The digital chain connecting one's laptop to a Web site thousands of miles away can be traversed by a single click--so long as no link within the chain refuses to carry the signal.
Such refusals, though still rare, are on the rise.
The Internet was built on principles of "end-to-end neutrality," an engineering rule of thumb calling for smarts at edges of the network rather than in the middle. The idea was--and remains--that fancy features work better at the edges. Since we can't anticipate the uses to which the network itself might be put, globally optimizing it for one use might regrettably disadvantage others.
Thus the basics, such as data encryption between distant users, and verification that data sent is actually received, are left to the computers that attach to the Net rather than to the network itself. The Net's job has been determinedly simple: Any given intermediary will use best efforts to move the data it receives at least one step closer to its declared destination.
But a number of pressures are converging to complicate that job.
Internet service providers and their customers have long since tired of handling overwhelming volumes of spam. Parents want to shield their children from pornography and hate speech. Governments want to exclude certain content from their respective territories.
They share a common desire to readily categorize and filter out that which they don't want themselves or others to see. While there are a variety of possible solutions for each problem, one common approach is to ask the network to help: An end user's computer need not be burdened (or perhaps entrusted) with the task of sorting out what's desirable and what's not.
Saudi Arabia, for example, is quite open about the fact that all network traffic going into and out of the kingdom is routed through a central farm of proxy servers.
Documenting the new crop of discerning Net couriers among the old-time end-to-enders isn't easy. Any number of problems might prevent someone from reaching a requested Web page or other Internet resource, including network congestion, misconfigured servers or broken routers.
How, then, can you know when a blockage is due to the explicit filtering of content somewhere within the network at someone else's initiative? To complicate matters, filtering can take place anywhere along the line that extends from one's own computer to one's ISP to intermediate carriers to the destination's ISP to the destination server itself.
Looking for answers to that question allows an investigator to see the increasingly complicated dynamics that crop up under the hood of the seemingly seamless Net.
The Saudi experience
Some filters are openly and unapologetically used. Saudi Arabia, for example, is quite open about the fact that all network traffic going into and out of the kingdom is routed through a central farm of proxy servers. These servers review each Web page request from each Saudi Internet user, and if the page is listed on the government-maintained blacklist, a message explicitly denying access will be displayed in the user's browser.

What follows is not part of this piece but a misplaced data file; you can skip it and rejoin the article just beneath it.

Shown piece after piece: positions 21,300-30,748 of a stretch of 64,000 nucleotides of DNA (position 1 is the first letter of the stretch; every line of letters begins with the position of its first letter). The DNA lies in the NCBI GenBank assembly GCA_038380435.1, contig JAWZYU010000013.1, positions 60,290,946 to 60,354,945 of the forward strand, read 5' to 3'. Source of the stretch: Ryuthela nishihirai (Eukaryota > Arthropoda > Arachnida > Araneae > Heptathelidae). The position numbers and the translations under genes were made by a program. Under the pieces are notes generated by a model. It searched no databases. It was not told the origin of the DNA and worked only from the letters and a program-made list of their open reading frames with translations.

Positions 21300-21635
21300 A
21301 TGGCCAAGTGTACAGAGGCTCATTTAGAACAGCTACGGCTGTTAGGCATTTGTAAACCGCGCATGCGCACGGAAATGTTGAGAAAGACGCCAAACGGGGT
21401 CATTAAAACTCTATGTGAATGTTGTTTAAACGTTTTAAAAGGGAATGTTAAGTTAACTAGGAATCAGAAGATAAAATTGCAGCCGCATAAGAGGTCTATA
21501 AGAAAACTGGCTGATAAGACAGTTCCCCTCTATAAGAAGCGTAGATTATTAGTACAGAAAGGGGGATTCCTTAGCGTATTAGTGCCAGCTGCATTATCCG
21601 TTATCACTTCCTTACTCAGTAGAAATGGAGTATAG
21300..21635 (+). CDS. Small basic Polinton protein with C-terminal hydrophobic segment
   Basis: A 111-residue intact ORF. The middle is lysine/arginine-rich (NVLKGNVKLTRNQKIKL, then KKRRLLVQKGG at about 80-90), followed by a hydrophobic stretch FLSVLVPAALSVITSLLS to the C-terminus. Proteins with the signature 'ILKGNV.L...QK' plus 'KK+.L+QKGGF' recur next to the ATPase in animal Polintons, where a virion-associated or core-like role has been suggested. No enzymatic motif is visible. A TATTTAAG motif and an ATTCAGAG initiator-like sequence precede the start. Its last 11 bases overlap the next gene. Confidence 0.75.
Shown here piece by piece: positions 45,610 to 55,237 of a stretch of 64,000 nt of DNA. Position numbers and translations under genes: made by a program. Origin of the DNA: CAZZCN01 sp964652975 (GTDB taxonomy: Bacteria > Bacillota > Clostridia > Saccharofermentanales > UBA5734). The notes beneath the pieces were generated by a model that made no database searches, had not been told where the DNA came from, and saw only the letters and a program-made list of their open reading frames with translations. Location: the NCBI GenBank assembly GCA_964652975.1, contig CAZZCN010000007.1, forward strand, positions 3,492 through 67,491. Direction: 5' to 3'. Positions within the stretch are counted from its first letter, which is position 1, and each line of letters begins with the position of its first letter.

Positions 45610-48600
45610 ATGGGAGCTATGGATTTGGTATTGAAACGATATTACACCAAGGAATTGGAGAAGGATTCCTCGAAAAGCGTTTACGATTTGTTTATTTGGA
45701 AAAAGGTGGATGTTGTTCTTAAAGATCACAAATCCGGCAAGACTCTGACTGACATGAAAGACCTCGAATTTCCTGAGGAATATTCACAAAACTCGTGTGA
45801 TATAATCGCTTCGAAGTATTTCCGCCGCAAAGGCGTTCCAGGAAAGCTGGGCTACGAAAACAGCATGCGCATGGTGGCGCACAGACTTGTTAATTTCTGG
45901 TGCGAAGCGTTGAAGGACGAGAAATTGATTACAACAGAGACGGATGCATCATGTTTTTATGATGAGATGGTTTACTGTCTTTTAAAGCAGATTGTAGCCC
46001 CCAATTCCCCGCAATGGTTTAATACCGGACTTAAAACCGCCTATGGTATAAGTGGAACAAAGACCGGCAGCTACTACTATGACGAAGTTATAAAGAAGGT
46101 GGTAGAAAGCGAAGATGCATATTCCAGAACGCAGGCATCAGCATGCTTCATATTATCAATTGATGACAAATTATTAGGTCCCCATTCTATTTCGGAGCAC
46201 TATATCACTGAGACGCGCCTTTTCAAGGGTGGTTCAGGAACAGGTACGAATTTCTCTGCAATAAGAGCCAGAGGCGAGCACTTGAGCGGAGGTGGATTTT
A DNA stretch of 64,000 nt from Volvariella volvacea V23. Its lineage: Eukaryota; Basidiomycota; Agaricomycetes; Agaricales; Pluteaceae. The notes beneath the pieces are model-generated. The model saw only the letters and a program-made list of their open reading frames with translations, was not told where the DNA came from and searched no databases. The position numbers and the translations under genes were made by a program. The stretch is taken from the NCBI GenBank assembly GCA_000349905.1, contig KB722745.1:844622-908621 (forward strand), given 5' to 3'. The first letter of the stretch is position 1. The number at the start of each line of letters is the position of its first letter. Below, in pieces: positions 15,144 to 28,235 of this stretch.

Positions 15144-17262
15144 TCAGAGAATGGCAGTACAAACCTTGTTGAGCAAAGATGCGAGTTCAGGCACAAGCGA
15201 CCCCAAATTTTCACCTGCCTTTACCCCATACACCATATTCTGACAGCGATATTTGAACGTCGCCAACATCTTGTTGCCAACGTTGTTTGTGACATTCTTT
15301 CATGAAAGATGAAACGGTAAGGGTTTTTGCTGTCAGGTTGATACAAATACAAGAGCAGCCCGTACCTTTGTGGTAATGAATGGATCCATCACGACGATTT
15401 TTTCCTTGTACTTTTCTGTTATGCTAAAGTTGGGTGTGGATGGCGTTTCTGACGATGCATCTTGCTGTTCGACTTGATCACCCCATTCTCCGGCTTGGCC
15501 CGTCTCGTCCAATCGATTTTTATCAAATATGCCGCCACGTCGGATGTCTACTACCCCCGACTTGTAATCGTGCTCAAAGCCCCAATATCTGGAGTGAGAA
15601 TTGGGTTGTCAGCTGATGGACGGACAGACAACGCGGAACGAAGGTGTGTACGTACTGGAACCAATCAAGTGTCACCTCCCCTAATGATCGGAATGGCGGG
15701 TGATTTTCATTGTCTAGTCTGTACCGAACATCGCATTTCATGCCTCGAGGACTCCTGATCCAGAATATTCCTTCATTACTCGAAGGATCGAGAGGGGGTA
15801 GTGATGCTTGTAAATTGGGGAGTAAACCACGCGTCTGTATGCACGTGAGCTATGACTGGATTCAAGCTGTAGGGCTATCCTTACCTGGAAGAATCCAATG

While the list itself isn't public, the Saudi government was willing to give proxy access to my colleague Ben Edelman and me to test what's filtered and what's not. Over 60,000 requested URL's later--among which there were 2,000 denials--we've released "Documentation of Internet Filtering in Saudi Arabia," a snapshot in time of some of the Web pages filtered there.
Other regimes are much more subtle with their filtering.
In China, for example, users cannot easily tell the difference between a filtered page and one that is not available simply because of transient accident. On the supply side, the French courts have demanded that Yahoo block access to auctions of Nazi memorabilia by French Web surfers. Yahoo has raised many objections to that demand, though technical impossibility is not the strongest among them: A panel of experts led by Internet pioneer Vint Cerf concluded that such filtering was more or less feasible.
These cantons are not simply geographic: They're multidimensional.
End users may or may not be aware that their outgoing or incoming e-mail is being frisked for spam.
Some of those who identified end-to-end neutrality as an engineering principle now embrace it as a political one. It is becoming, in part, a plea not to overlay one filter on top of another within the collectively hallucinated cloud that is the Internet. In the meantime, it's important to show where the filtering is happening within the network cloud, and if possible by whom.
We are developing a distributed application, much like SETI at home, that users can download and, while their computers are idle, test their global reach from their particular point of network presence. The results worldwide can be collated and we can see the boundaries shift as they are created and unveiled.
If we fail to regularly take the pulse of the Internet at its most basic level--as it moves packets from here to there--we might experience the end of end-to-end neutrality before we even realize we've lost it. After that, it's going to be too late to do anything about it.
Jonathan Zittrain is an assistant professor of law at Harvard Law School and a co-director of its Berkman Center for Internet and Society.